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The relief valve is installed to prevent water pressure from building up too high when the water in a water heater expands. The relief valve can be replaced with a small expansion tank that does not leak. Plugging or removing the relief valve could cause damage to your water heater or plumbing.
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It is a program required by the California Department of Public Health (CDPH) to detect and prevent other (non-drinking) water sources from entering the public water system.
Cross-connections potentially enable other (non-drinking) water sources of unknown quality to co-mingle with the public water system. Our backflow prevention program identifies and prevents cross-connections. A backflow prevention device will be required if a potential for cross-connection exists.
If your home water system is connected to a source of water other than your water supply - a cross-connection has occurred. "Indirect" cross-connections may occur by garden hoses and temporary connections that may be connected for only a few minutes. Direct cross-connections are more permanent hard-pipe arrangements.
Backflow is the backward flow of water through a pipe into the public water system. The normal direction of water flow is from the utility water main to homes or businesses. The backflow of water from home plumbing systems into community drinking water happens when water is pulled backward due to a pressure loss in the utility main pipe or pushed back by a pressure source like a well pump.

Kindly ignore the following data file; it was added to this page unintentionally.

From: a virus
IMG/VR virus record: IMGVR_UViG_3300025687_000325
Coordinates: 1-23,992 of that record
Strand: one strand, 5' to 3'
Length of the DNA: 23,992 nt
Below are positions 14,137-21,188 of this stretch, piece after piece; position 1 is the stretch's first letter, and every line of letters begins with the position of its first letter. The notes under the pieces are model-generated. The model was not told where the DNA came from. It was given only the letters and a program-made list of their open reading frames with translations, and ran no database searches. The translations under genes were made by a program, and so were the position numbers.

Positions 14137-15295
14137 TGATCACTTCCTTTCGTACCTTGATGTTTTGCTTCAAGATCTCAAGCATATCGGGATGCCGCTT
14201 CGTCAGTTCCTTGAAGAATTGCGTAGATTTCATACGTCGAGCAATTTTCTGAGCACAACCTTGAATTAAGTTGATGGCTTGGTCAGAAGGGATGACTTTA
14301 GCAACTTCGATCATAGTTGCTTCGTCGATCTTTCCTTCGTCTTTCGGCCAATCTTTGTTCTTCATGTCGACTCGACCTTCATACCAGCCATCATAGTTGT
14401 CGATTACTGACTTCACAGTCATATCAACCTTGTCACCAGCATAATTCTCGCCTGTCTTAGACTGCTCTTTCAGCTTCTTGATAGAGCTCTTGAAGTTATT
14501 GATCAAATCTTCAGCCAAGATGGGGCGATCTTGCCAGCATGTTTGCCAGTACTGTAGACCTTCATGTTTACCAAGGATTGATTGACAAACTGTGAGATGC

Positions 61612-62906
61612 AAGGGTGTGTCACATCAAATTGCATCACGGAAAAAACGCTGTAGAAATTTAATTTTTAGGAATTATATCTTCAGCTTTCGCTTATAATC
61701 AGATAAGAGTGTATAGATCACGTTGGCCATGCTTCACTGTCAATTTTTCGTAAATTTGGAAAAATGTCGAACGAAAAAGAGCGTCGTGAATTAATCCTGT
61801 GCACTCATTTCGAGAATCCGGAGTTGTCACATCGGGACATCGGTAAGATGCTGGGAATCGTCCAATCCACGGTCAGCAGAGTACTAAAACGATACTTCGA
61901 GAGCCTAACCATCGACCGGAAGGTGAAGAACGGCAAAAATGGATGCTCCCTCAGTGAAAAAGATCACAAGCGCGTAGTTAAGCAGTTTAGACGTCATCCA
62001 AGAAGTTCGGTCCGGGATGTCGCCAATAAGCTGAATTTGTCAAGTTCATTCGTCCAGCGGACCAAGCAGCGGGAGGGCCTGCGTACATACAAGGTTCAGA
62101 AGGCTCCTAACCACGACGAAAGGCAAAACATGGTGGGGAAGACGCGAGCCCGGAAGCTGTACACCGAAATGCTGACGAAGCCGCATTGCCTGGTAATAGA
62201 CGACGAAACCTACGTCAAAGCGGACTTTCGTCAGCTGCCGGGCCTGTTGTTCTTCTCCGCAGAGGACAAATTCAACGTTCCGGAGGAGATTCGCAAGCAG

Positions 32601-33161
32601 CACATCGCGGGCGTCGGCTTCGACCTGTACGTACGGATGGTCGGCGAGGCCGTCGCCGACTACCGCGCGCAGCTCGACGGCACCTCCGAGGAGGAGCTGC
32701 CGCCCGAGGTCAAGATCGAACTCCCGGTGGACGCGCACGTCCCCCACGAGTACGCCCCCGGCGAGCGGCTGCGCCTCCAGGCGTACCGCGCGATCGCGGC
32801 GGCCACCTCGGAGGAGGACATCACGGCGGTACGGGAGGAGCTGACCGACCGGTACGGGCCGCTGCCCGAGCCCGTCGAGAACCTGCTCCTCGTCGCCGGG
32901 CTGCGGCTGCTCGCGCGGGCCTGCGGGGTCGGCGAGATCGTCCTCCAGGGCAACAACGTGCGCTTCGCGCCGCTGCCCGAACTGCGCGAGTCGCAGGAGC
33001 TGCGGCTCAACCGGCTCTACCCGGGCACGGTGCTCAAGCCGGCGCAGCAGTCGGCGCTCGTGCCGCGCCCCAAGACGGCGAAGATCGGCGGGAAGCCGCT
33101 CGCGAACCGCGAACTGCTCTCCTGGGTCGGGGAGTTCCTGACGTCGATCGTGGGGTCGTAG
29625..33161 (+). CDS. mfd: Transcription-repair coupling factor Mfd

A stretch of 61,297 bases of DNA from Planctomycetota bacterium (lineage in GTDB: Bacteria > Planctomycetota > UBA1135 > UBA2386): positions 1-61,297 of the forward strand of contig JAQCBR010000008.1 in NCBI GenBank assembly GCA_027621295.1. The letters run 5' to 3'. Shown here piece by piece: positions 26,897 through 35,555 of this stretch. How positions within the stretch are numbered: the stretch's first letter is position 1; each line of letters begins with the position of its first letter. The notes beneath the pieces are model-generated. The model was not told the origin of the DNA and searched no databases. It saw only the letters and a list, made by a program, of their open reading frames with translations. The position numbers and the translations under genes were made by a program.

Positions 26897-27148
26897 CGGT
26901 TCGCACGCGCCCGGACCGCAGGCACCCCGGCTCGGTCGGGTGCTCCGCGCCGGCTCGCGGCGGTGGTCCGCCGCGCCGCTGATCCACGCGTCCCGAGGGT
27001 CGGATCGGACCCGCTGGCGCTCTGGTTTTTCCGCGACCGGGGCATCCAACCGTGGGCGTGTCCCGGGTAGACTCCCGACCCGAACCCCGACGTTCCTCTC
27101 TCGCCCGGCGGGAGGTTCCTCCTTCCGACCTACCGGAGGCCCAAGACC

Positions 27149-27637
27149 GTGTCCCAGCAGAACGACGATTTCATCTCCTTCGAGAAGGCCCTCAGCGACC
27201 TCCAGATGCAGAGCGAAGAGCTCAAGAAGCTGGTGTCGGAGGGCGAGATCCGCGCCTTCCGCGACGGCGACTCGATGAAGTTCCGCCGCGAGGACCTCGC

Contamination of drinking water is usually the result of cross-connections of piping between your drinking water and some other source such as an irrigation well, pond, swimming pool, or Clear Lake. The American Water Works Association (AWWA) estimates over 100,000 cross-connections occur each day - half of these from garden hoses. Backflow preventers are designed and installed to prevent the flow of water backwards through the pipe.
This is a temporary cross-connection that may exist for a short period of time. A good example of an indirect cross-connection is a garden hose attached to an outside hose bib with the end of the hose submerged in a pail, swimming pool, or pesticide dispenser. Of additional concern is that some people use the garden hose to flush out sewers and drain pipes.
Yes. Lake County Ordinance Number 1462 requires a backflow prevention device for wells. If your well is not currently cross-connected, the potential exists for a connection to occur during pump priming, maintenance, or alteration of your irrigation pump and well.
In order to protect the community water system as much as possible and meet state requirements, the backflow preventer needs to be installed as close to the water meter as possible.
Yes, there are several methods to cover and protect the backflow prevention assembly from weather, vandals, and lawn mowing equipment.
The backflow preventer is a mechanical device that needs maintenance just like a car. The annual test indicates if the internal check valves and mechanics are working properly and protecting your water.